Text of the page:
Studies in this week’s Hutchins Roundup find that people who exhaust unemployment benefits offset only a small share of lost income through other safety net programs, US monetary policy announcements significantly impact emerging economies, and more.
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Increased participation in alternative safety net programs only slightly offsets losses of unemployment insurance
Examining individuals who were jobless after their unemployment benefits ran out during the 2001 and 2007-2009 recessions and their aftermaths, Jesse Rothstein of the University of California, Berkeley, and Robert B. Valletta from the San Francisco Fed find that the loss of unemployment benefits is only slightly offset by increased participation in other safety net programs, such as food stamps. In particular, other government programs offset less than one tenth of the lost jobless benefit, and total family income falls by 13 percent. Income losses are worse for single parents and low-income households, they find. The authors conclude that unemployment compensation plays a uniquely important role in the US social safety net.
Using data on 20 of the largest emerging countries during the Federal Reserve’s exercise of unconventional monetary policies from 2008 through 2016, the World Bank’s Poonam Gupta, Oliver Masetti, and David Rosenblatt find that surprise FOMC announcements of contractionary policies result in larger movements in exchange rates, equity prices, and bond yields in emerging economies than do surprise expansionary announcements. This is consistent with the literature suggesting that financial markets react more strongly to negative news than to positive news, the authors note. They find that these spillovers are economically significant, with the probability of emerging economies experiencing large daily movements in asset prices is almost three to five times larger following FOMC announcements that result in large changes in US Treasury yields than on non-FOMC days.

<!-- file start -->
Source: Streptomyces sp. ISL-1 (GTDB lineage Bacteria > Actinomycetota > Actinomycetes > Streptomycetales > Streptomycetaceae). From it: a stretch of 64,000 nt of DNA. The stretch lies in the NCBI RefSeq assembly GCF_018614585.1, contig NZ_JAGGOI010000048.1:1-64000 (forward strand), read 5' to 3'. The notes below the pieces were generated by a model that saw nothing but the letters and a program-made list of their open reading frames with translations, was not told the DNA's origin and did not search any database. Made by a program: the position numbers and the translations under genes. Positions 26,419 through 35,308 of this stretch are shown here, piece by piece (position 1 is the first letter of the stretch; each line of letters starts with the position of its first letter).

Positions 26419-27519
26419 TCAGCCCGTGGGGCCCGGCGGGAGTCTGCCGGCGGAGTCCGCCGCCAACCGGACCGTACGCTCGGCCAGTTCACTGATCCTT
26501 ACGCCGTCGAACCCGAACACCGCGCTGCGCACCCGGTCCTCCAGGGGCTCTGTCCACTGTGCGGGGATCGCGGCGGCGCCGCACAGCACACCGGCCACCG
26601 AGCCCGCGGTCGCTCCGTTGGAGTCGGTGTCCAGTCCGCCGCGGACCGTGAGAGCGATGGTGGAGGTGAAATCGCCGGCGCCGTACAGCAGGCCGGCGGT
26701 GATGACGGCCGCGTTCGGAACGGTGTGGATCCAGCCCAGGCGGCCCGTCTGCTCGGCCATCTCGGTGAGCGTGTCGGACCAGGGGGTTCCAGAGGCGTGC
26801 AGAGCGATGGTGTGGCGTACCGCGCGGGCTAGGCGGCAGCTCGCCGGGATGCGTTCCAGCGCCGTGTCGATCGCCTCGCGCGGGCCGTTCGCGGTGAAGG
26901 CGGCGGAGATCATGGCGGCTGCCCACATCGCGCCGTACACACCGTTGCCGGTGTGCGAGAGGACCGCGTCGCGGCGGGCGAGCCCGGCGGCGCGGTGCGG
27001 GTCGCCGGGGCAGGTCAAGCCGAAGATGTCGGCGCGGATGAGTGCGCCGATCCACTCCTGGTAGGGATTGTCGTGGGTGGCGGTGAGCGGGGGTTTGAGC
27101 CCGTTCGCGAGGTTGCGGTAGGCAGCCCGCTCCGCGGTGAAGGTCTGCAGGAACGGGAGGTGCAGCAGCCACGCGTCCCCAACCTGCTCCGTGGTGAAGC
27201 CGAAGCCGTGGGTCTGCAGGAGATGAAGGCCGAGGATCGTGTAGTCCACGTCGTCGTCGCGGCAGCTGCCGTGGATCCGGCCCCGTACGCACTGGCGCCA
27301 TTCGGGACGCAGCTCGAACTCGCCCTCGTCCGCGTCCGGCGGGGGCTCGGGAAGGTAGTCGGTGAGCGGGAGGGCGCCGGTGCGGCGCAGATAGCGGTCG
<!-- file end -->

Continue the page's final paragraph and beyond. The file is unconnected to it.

Many countries tax small firms at a lower rate in order support employment, spur innovation, and alleviate barriers to growth. However, these policies may discourage firms from growing beyond a certain size. Using firm-level data on four European countries from 2001-2013, Anna Shabunina and co-authors at the IMF find that size-related tax incentives that do not explicitly target R&D investment allocate resources to less productive firms and discourage firms from growing. They argue that fiscal policy that aims to support small firms should address potential disincentive effects and that any incentives should be temporary, target young and innovative firms, and focus explicitly on R&D investment.
Chart of the Week: U.S. Treasury projected to run short of cash in October unless debt ceiling raised
Quote of the week: “Generally, if you sort of asked me would I sign up for a 4.3 percent unemployment rate and inflation running about 1½ percent, the answer is absolutely,” says New York Fed President William Dudley.
“This is actually a pretty good place to be. We’re pretty close to what we think is full employment. Inflation’s a little bit lower than what we would like. But we think if the labor market continues to tighten, wages will gradually pick up, and with that we’ll see inflation get back to 2 percent.”